Verso: the thick and thin of it by Linda Bindner
Let me make one thing clear – I am not fat; by 'fat,' I mean the rotund kind of fat, like the mother in What's Eating Gilbert Grape.
The floor-shaking kind of rotund, the kind where your car lists to the
side when you sit in it. I am over the weight that is healthy for me
tobe at, but I am not fat, either, and neither is the other half of the
population that we're told is overweight.
Let me explain. Two years ago I got sick. It doesn't matter with
what disease or how I got sick, only that I got sick. I lost about ten
because I couldn't eat… for a month. Then I was on a puree diet, then
a soft diet, then, finally, I could safely eat real food again. Nothing
has ever tasted as good as my first meal of mashed potatoes! I loved
the salt, the butter, the mess of potatoes dribbling down my
chinbecause my tongue just wasn't strong enough at the time to catch it
all…. Wow, was real food ever incredible!
Now, two years later, real food is still incredible. I like the way it tastes, the way it feels in my mouth, the way it smells
while it's cooking…everything. I especially love sweet things –
chocolate, sweet coffee drinks, sweet bread – ice cream, for example,
is totally divine. A friend recently gave me and my husband homemade
coffee flavored ice-cream. We gave her some of my daughter's hand me
down clothes, so
she made the ice cream to thank us. I think I got the better end of
that deal, even though she walked out of my house carrying two garbage
bags full of kids' clothes. Her ice-cream was that good. I would never
have guessed it was homemade.
But, the point is, that I'm eating now, I'm eating a lot, and I'm
enjoying every minute of eating it. When I was sick, I started off ten
pounds under my accepted target weight. Then I gained back those ten
pounds. But I didn't stop there. Soon,
I was twenty pounds over my target weight. Then thirty pounds. I
stopped eating so much to stop gaining weight, because I knew if I was
too heavy to move, it would ultimately make life harder for
me. But it sure was difficult to stop eating so much–everything
tasted so good!
However (and I am trying to make a point here, but I had to give a little history first so that you'll understand where my ideas
coming from), I hail from a background where I was taught and firmly
believed that 'thin' was good; being overweight was not. Not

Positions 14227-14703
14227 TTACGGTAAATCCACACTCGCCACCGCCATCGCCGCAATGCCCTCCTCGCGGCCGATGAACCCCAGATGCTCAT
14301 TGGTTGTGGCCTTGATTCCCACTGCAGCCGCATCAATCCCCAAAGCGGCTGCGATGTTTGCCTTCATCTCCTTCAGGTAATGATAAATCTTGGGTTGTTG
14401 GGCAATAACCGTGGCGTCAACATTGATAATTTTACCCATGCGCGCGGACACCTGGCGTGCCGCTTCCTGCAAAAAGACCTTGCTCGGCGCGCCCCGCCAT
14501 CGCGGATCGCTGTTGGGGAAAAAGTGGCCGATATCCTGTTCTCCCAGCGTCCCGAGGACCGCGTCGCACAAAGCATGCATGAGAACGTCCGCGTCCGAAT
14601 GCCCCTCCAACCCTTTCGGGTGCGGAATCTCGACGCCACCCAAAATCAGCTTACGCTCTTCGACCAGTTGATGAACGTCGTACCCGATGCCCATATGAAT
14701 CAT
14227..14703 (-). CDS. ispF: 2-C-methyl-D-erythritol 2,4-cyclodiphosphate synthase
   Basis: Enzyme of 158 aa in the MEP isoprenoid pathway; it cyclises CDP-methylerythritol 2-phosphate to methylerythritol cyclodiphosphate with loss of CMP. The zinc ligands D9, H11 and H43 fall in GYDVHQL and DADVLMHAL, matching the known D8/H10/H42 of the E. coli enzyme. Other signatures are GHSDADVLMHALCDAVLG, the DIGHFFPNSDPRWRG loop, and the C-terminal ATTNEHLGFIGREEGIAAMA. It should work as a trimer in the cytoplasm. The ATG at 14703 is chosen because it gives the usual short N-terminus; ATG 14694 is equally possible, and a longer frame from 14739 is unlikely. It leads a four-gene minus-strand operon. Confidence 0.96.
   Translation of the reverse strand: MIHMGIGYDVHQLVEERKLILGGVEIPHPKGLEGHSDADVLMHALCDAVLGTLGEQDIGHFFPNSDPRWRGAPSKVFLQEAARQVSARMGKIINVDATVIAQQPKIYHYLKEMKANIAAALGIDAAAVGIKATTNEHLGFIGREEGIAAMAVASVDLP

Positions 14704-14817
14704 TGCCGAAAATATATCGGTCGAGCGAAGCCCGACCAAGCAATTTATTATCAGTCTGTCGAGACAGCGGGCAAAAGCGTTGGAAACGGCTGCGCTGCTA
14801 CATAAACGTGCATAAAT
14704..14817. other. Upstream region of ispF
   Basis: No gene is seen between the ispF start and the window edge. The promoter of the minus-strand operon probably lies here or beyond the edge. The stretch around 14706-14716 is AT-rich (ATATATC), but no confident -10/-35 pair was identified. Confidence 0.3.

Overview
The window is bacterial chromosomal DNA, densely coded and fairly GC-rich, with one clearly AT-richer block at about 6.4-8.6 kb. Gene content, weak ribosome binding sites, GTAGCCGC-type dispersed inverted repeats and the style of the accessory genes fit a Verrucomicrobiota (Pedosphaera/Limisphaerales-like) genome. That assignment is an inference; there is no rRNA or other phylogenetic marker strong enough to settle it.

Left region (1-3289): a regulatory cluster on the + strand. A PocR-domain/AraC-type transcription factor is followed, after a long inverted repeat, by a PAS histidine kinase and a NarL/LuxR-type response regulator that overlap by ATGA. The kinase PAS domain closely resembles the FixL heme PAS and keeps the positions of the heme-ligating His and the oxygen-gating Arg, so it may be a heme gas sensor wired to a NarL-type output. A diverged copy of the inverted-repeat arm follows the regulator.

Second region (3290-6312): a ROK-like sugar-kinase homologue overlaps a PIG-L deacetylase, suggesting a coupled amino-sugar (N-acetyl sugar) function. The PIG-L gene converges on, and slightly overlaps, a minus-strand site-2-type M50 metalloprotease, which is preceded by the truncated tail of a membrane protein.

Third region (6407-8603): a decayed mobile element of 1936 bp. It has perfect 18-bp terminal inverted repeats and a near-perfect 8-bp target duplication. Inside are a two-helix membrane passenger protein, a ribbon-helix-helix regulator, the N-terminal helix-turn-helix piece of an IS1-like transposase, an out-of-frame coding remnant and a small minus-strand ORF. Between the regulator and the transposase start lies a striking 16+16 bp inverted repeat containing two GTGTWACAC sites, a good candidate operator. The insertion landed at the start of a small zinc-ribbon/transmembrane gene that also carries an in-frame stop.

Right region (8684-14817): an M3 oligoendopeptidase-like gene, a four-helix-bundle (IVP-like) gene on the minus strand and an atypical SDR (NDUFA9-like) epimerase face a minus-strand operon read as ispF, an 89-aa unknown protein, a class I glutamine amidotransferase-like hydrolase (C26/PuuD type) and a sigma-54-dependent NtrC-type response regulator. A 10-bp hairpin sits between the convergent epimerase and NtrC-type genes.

rotund like that mother in What's Eating Gilbert Grape (I love that movie, by the way).
Where did this image of the 'right' kind of 'thin' come from? From magazines,
from TV, from my parents complaining when we were held up by an
overweight person (as if overweight automatically means slow) at a
restaurant or a convenience store. As if we were somehow right and that
person was wrong just by existing. But, what I never really understood
is that the idea we carried about 'thin' was actually what was wrong,
not the person in line in front of us.
I recently saw a photograph of myself right after my daughter was
born.I was so thin, I looked sick. Only, that was before I really
got sick. And, at the time, I thought that I needed to lose weight
because I had
tummy that stuck out. Well, you know what? When you're 30-something,
you're supposed to have a tummy, especially if you've had a baby.
I know of a woman who died recently from a disease (doesn't matter
disease); she weighed less than 100 pounds when she died, but she still
had cellulite on her thighs… But we're taught that she was 'wrong' to
have that cellulite when actually she was the one who was'right.' You
know why? Because we're supposed to have cellulite on our
thighs. We're designed as humans and as human females (because females
are biologically designed to have babies, not because females are
better or anything) to get bigger as we get older. That's the way it's
supposed to be, not that we should be a 'target' weight. What is a
target weight, anyway? Who decides something that's so personal? Why
should we get so angry about it when we don't hit that perfect little
number on our scale?
The weight loss industry is booming because we have this
preconditioned misconception of the perfect weight for ourselves – an
idea that has been firmly stamped in our minds by TV, magazine
pictures, and books or newspapers. We can't all be as thin as the
models we see on TV or in magazines. The reason why those people are
models, or actors, or actresses in the first place is because they're
so skinny. And have you noticed how young those models or actors and
actresses are? They're young because we're skinny when we're young and
not-so-skinny when we get older. That's the way life is. However, we're
not supposed to know that. We're supposed to buy in to the idea that we
need to be
'thin.' That way, we'll spend tons of money on weight loss products or
programs or diets in the hopes that we'll get skinny, when actually
we're supposed to getting thicker with age, not 'thinner.'
Well, I say 'phooey' to the weight-loss industry and all those
weight-loss companies advertisements. I like food, I enjoy eating it,
and I'm unhappy when I'm denying myself food in the hopes of achieving
what someone else has decided is the correct little number on a scale
for me. What do they know, anyway? It's far better for me to want to
reach a weight that is healthy for me rather than reach an unattainable
and unrealistic idea of 'thinness.' I'd rather be healthy right now
than 'thin,' anyway.
A wooden sign that I saw once in a catalog said it all – and I should buy that sign, because now I stridently agree with its
message…'Life's short – eat cookies!'
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